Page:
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There are many types of comprehensive insurance. These include commercial insurance, worker’s compensation insurance and personal insurance. However, comprehensive insurance for vehicles is the most common type. Most drivers with automobile insurance have comprehensive coverage. It is so common that the term “comprehensive insurance” is assumed to refer to comprehensive automobile insurance unless otherwise stated.
All comprehensive insurance policies have a coverage amount. This is the maximum the insurance company will pay to compensate the insured for a claim. This can be any amount. The higher the coverage the higher the comprehensive insurance premiums. With automobile comprehensive insurance, the standard coverage amount is usually $100,000. Customers can ask to raise or lower that coverage amount. Comprehensive insurance coverage is sometimes listed under “property damage” on automobile insurance policies. This is because the comprehensive insurance limit also applies to the collision coverage limit.
Comprehensive insurance policies usually have deductibles. This is the amount the insured party must pay to settle a claim before the insurance companies contributes money. This prevents a comprehensive insurance policy from being used for small damages. With automobile comprehensive insurance policies, a $500 deductible is standard. Customers can ask to raise or lower the deductible amount. The higher the deductible, the lower the comprehensive insurance premiums.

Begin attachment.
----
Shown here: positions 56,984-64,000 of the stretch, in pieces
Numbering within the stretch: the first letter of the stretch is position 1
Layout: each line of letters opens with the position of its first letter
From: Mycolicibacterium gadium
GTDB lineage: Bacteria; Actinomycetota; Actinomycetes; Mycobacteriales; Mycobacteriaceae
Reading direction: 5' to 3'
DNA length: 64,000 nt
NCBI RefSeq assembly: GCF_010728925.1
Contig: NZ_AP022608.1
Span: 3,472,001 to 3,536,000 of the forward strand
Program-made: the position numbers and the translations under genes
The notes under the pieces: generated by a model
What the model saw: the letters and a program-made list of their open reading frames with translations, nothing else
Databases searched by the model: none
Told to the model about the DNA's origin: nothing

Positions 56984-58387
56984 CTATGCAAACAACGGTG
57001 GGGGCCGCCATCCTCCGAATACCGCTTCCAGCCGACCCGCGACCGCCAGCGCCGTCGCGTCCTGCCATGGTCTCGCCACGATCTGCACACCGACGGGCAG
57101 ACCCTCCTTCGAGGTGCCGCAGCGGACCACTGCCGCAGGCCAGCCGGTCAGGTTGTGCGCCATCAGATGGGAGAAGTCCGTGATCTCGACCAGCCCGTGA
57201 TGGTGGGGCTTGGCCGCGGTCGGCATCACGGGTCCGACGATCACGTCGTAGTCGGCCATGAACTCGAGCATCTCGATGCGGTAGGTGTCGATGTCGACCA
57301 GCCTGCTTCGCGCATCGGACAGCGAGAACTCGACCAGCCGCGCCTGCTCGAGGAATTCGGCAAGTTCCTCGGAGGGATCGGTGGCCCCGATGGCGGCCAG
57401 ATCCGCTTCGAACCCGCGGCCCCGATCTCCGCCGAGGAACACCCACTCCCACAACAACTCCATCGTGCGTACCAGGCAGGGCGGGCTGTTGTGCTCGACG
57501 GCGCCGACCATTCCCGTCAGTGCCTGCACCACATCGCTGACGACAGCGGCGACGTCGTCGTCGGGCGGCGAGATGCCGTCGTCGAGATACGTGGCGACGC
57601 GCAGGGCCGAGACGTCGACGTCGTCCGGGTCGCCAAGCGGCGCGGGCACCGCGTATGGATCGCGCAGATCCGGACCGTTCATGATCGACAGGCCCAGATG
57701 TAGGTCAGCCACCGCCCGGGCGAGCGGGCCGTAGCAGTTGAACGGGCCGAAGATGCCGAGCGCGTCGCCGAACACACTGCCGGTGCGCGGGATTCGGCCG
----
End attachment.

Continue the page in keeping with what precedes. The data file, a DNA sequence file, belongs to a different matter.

Comprehensive insurance policies pay for damages that result from things that are not your fault. They protect you from theft, fire, vandalism and most natural disasters. Automobile comprehensive insurance policies cover most things that could happen to your vehicle when you are not driving it. If something happens as a result of your negligence or your actions, other types of insurance like liability and collision are needed for coverage.
Insurance companies often exclude specific causes from comprehensive insurance policies. These can include things like flood, earthquake or mold. Always check the fine print of a comprehensive insurance policy so you know what is covered and what is not. If you are in danger of damage from an excluded cause, additional coverage can be purchased that provides insurance coverage for the specific danger.